For some months now we have been reporting that the Wonderbucks store at 1803 Commercial is about to close due to staggering rent increases.  The closing date is just a couple of weeks away now, and there are signs and rumours swirling around about how this is a much bigger development play than it seemed at first.

There are stories being told that a number of alternatives were suggested to the building owner, alternatives that would have increased his current revenue; but that he turned them all down. There are rumours that a deal with a major pharmacy chain fell through (as if the Drive needs more pharmacies!). Now, I’m being told, the tenants in the apartment block next to Wonderbucks have been handed eviction notices.

This begins to smell like a major land assembly operation going on here. It could just be a coincidence, I know, but history teaches that there are very few genuine coincidences.

When asked about an earlier development in a different block, City planner Andrew Pask assured me there were strict guidelines on assembly in Commercial Drive; and I am certain that a frontage stretching a full half-block would not fit within those guidelines. But who knows these days?

Both these buildings in that half-block have significance for the cultural history of the neighbourhood.   The wide single-storey structure occupied by Wonderbucks was built in 1924 by Alexander Fraser and his brothers to house their Crystal Dairy. The rear of the building housed stables for horses and sheds for their delivery wagons.  By the mid-1930s they were the largest independent dairy in Vancouver. On the Commercial Drive side, they ran a hugely popular milk and ice cream bar which was upgraded several times in the 1940s and early 1950s to compete with other youth spots in town.

Unfortunately, the economics of the dairy industry created a need for consolidation, The Fraser family sold out to Palm Dairy which in turn was swallowed up by Turner Dairies. The Commercial Drive operation was seen as surplus to requirements and was essentially shut down in 1952.  By 1955, the building was owned by the Acme Novelty Company also trading as Select Music Company, and they sold coin-operated equipment until 1968. After that, it was an Italian dance hall called the Melodi for a while, and by the mid-1970s it had became home to a succession of cheap produce stores. Now, it has been the delightful Wonderbucks for almost two decades.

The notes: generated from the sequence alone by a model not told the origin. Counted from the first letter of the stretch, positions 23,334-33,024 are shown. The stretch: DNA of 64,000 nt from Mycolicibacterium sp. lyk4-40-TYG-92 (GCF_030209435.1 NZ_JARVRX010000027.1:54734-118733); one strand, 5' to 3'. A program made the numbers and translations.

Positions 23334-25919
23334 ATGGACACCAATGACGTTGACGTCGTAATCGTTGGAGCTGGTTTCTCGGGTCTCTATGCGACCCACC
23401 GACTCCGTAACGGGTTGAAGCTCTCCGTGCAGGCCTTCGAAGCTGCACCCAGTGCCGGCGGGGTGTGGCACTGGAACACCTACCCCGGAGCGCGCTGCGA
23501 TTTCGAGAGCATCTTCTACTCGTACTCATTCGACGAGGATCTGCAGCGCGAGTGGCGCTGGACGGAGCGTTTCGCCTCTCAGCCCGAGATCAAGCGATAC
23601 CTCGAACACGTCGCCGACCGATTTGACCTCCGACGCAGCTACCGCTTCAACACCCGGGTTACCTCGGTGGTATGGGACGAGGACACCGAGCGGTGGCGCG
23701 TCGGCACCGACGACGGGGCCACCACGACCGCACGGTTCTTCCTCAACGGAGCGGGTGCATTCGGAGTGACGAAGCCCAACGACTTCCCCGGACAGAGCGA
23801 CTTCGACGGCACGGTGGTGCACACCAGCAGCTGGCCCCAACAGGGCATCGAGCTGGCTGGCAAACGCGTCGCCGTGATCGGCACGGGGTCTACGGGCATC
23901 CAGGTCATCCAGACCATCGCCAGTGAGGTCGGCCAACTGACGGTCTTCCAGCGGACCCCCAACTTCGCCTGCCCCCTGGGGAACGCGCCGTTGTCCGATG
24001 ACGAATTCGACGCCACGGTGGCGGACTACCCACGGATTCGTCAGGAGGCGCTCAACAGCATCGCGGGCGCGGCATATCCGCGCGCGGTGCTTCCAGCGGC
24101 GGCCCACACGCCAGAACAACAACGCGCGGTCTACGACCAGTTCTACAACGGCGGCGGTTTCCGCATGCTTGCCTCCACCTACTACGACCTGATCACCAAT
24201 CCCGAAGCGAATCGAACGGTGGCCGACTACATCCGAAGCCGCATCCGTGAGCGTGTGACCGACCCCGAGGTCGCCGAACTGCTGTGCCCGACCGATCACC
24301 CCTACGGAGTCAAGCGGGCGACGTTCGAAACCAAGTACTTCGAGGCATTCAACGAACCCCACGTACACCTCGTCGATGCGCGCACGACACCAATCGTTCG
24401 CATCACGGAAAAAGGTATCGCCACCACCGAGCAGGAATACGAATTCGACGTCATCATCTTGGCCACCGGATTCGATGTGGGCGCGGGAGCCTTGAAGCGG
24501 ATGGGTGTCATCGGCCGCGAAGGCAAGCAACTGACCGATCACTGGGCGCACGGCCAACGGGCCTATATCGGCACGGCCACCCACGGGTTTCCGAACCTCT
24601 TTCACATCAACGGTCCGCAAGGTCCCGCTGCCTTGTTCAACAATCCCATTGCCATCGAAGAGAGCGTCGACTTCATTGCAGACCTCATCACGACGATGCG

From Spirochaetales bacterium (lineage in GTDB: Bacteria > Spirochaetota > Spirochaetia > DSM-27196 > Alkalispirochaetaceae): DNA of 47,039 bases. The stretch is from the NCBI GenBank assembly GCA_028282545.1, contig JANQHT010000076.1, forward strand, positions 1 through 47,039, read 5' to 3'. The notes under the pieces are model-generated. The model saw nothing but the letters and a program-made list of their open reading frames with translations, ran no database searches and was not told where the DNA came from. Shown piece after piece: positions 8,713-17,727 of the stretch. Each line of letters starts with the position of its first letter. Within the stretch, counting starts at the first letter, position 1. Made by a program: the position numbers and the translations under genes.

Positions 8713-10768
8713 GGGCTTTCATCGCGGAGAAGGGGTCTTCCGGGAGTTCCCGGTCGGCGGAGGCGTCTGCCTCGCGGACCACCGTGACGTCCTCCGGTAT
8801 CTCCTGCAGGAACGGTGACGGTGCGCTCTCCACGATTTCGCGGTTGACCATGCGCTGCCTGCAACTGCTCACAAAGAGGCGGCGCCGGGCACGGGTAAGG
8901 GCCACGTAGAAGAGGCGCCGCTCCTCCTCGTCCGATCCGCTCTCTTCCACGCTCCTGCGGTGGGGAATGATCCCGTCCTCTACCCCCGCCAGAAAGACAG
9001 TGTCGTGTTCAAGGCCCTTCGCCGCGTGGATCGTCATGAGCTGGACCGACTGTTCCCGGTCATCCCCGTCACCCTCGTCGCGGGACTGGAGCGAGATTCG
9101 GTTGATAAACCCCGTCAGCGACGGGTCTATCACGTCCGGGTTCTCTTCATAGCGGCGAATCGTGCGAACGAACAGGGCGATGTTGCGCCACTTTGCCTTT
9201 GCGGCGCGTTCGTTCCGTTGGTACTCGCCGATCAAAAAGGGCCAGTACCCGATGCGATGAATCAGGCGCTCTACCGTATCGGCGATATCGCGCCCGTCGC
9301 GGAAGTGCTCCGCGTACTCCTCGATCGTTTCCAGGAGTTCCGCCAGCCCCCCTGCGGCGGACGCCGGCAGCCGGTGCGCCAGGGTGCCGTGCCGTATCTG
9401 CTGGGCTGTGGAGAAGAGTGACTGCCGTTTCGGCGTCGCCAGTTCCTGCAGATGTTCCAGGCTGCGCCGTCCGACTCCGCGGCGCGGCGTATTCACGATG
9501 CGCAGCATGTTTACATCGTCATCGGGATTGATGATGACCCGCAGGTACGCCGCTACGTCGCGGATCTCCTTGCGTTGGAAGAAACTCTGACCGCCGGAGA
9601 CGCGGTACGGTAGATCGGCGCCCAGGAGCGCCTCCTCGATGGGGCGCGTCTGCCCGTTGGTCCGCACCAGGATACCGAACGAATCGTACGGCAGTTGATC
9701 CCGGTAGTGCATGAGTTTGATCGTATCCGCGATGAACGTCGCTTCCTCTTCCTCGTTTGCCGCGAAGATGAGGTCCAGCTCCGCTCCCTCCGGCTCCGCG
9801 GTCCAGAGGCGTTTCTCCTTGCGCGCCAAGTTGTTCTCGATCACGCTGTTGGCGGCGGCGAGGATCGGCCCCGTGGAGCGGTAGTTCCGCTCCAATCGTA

Next door, at what is now the Salonika Restaurant on the ground floor and two stories of apartments above, we have a slightly longer history as the original building dates from 1912. However, the success rate for businesses was not high here and there was a rapid turnover, mostly of furniture stores. In 1928, Harry Hipwell bought out the owner of the Grandview Furniture Exchange and for the next twenty years, he and his family operated a furniture and, later, appliance store from this building. When they closed the branch in the 1950s, one “new and used furniture” store followed another into the space in quick succession.  The building was badly damaged by a storage fire in 1968 and was vacant for a few years. Eventually some Italian coffee bars moved in from the 1970s through the 1990s, and most recently, a Greek restaurant has taken up the storefront.

These cultural and social histories are important components of what make our community so interesting and special.  Some, like the Wonderbucks building, are important enough to fight to keep.


Driving Right-eously

January 1, 2017

Today is the 95th anniversary of the change in British Columbia from driving on the left side of the road to driving on the right.  I think quite a lot of Vancouver drivers are still learning about this.

 

driving-change

Vancouver World 1922 Jan 3, p.1